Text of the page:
Knowledge is Power at Miller School
Thomas Edison helped install his self-designed coal-powered dynamos at Miller School of Albemarle back in 1883, only three years after he perfected the technology, making Miller one of the first electrified schools in the country. “The dynamos were converted to hydroelectric power in the 1890s with the construction of a 450,000-gallon reservoir on campus,” said Miller School’s Dean Peter Hufnagel, “and though the plant has not produced electricity since the 1950s, the Edison power house still stands on campus as a reminder of Miller’s past.”
That is about to change with the launch of an inter-disciplinary project to bring the power house back to life by resuscitating the old equipment and using it to power the pumps and grow lights for a system of hydroponic bays inside the historic structure. After years of use as storage, the small brick building, perched on the edge of the school’s athletic fields, was stuffed with junk, “snake-infested and dark with drop ceilings and boarded-up windows,” said Hufnagel. The students did 90 percent of the cleanup work, clearing it out, pulling down interior walls, and uncovering the windows to reveal a beautiful space with exposed brick walls and stone tile floors, a lovely arched transom window, and four original turbines set in the floor.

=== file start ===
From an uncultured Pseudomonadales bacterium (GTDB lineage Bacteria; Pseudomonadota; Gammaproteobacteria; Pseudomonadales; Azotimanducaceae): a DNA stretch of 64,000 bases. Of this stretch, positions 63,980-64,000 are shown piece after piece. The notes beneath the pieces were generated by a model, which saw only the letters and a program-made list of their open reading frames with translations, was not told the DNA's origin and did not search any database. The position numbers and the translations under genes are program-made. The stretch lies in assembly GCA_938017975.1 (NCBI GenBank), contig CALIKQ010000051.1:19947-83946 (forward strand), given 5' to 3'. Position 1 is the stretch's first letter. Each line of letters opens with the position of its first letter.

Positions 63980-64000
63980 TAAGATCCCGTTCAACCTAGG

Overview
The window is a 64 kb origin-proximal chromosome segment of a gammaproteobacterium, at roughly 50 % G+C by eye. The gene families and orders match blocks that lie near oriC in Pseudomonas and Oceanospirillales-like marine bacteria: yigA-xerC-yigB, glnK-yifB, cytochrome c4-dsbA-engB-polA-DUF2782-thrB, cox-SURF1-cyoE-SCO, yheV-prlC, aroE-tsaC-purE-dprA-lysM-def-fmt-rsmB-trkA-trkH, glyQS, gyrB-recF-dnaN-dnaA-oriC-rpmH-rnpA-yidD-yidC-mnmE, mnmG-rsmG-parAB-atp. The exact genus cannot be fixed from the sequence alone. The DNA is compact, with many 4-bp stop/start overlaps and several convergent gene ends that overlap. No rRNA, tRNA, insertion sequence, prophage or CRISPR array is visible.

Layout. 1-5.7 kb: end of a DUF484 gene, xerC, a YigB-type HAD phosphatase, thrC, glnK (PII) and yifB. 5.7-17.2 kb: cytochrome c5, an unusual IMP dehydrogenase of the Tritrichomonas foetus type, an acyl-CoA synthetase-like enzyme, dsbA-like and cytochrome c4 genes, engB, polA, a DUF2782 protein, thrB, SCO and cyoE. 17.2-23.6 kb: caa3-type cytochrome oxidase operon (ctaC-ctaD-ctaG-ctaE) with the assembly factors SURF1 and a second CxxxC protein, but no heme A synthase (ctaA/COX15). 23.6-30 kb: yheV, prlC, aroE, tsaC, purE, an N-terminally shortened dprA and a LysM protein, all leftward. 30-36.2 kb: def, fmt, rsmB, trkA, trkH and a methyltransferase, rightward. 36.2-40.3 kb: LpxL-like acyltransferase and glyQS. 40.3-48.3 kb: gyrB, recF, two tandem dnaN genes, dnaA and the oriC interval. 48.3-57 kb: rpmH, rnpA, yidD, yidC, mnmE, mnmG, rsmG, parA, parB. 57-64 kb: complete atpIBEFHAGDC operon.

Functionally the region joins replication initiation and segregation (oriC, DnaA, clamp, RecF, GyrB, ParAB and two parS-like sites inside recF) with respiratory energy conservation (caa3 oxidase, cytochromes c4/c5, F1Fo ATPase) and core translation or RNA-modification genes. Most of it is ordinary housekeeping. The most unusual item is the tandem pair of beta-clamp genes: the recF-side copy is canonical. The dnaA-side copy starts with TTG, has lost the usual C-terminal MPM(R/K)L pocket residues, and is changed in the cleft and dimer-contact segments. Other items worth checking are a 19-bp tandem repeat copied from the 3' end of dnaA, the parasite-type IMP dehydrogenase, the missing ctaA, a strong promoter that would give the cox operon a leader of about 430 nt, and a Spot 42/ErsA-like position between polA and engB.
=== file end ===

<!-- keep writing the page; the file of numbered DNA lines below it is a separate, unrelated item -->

Since original replacement parts were hard to come by, a team of engineering students and faculty aimed to rebuild one of the turbines by cannibalizing the other three, and the plan worked. Donations from community partners such as Sage Dining (Miller School’s food service provider) and Schuyler Greens, owned by Miller trustee and alumnus John McMahon, jump-started the project, which will pave the way for a schoolwide engineering and environmental program centered around the power house.
The school envisions the Edison house as a research lab where students will gain hands-on experience in power production and turbine operation. “In addition, we see students having opportunities to study hydroponic farming and plant nutrition, and to eventually produce greens that could be used in Miller’s kitchen or to establish our own farmer’s market,” said Hufnagel. Once up and running, these programs could go hand in hand with instruction in land management, culinary arts, animal husbandry, and solar power, using the school’s 1,600 acres of woods and meadows, two lakes, and 120-acre apple orchard as a living, outdoor classroom.
Head of School Michael Drude sees the power house project as one that holds great potential to engage students meaningfully. “As the way we educate children continues to change, Miller School of Albemarle is committed to making hands-on, experiential education a priority as we shape the next generations of doers,” he said.